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Alle-Kiski Laurels & Lances

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'American Coyotes' Series

Traveling by Jeep, boat and foot, Tribune-Review investigative reporter Carl Prine and photojournalist Justin Merriman covered nearly 2,000 miles over two months along the border with Mexico to report on coyotes — the human traffickers who bring illegal immigrants into the United States. Most are Americans working for money and/or drugs. This series reports how their operations have a major impact on life for residents and the environment along the border — and beyond.

Thursday, Jan. 31, 2013, 8:55 p.m.

Lance: To the “small picture.” The discussion should not be whether Cheswick should contract out its police service to a neighboring town and which one. It should be how the borough will join with Springdale township and borough and Harmar and East Deer and form one police department. These communities combined are a mere 12.3 square miles and their population totals fewer than 12,000, quite comparable to Lower Burrell. Are we so parochial that we require five departments to handle police services? Ridiculous.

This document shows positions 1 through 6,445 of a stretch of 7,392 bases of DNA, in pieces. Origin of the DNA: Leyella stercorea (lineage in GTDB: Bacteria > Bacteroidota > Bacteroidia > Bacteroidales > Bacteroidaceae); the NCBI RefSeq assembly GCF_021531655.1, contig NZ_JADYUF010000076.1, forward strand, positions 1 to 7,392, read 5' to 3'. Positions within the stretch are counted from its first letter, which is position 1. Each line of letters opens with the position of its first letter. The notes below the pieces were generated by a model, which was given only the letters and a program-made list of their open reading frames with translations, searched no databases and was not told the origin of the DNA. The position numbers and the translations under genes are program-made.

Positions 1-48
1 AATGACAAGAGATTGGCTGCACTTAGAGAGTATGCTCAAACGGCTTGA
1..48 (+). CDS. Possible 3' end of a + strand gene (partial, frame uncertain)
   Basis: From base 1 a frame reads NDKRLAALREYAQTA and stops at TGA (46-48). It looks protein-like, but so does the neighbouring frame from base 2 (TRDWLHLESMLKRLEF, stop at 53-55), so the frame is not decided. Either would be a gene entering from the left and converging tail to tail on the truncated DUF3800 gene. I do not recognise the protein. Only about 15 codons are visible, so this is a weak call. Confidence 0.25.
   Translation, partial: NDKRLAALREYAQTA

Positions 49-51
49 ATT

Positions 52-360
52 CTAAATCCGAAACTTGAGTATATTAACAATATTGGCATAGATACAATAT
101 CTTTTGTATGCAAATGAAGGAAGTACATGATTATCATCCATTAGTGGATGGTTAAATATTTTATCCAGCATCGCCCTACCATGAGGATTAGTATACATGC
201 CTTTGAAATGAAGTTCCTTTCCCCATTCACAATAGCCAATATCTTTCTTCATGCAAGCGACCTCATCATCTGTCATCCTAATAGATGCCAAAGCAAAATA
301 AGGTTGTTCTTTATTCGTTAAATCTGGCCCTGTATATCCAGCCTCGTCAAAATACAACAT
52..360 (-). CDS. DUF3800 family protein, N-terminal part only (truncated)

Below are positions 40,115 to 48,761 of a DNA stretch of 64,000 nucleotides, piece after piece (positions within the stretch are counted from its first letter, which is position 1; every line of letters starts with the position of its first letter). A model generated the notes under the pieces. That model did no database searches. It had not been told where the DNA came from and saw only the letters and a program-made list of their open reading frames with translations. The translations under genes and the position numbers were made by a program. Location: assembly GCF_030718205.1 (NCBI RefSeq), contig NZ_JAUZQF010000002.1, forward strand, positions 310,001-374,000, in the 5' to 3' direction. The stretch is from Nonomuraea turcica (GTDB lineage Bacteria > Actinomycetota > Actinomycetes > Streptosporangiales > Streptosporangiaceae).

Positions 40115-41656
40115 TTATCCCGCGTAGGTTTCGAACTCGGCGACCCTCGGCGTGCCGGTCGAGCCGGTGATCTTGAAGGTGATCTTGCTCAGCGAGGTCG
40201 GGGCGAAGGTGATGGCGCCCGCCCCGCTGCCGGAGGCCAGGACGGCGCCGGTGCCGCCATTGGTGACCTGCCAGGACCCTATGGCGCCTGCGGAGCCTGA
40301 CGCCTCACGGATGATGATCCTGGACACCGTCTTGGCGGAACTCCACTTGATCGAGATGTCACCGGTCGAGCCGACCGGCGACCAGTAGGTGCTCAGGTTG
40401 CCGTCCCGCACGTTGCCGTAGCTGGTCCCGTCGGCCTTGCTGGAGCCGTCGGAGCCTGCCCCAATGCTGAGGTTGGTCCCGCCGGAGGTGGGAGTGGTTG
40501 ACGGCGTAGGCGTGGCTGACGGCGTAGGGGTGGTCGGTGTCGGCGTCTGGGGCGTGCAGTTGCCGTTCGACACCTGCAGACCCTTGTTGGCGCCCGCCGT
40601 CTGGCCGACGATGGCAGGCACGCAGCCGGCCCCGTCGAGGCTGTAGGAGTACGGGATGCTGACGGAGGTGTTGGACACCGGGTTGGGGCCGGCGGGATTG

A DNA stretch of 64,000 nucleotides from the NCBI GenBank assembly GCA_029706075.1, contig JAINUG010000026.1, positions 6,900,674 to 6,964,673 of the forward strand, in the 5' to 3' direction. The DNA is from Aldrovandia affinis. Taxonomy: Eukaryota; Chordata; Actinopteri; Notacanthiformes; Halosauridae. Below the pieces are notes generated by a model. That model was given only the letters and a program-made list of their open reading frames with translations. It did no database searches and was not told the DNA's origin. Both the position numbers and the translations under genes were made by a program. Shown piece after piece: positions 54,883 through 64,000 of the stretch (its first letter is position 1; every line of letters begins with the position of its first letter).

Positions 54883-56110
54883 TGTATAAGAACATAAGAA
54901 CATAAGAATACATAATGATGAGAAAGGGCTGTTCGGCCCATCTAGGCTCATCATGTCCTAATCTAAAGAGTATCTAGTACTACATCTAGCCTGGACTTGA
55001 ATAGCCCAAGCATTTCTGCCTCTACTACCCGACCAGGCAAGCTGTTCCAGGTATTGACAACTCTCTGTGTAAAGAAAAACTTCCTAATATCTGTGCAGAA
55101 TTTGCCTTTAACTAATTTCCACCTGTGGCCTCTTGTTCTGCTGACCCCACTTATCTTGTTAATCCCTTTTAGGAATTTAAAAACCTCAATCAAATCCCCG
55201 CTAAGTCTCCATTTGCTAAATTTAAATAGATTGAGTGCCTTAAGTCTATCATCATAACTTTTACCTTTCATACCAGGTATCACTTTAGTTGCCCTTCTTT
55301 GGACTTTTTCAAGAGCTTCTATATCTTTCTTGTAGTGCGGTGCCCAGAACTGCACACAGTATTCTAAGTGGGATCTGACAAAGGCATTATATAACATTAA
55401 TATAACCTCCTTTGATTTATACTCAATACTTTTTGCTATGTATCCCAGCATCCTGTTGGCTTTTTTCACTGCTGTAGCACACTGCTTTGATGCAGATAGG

On the “Watch List”: The Municipal Sanitary Authority of New Kensington. It's still a few years away, but the authority will be undertaking a federally mandated project to separate its sanitary and storm sewers, preventing raw sewage from flowing into the Allegheny River. This will be expensive for customers in New Ken, Arnold, Lower Burrell and parts of Allegheny Township and Plum.

Laurel: To digitizing the past. A three-year project by Westmoreland County to transfer 55,000 naturalization records (dating back to 1906) from antiquated record books will allow folks to access their family roots from their home computers. But more than the added convenience, this worthwhile endeavor preserves these vital records for future generations.

Happy birthday!: To a legendary Pittsburgh DJ. The “Bossman,” Porky Chedwick, turns 95 on Monday. Amazingly, Pork the Tork is still spinning stacks of wax online from his home on the Internet station.

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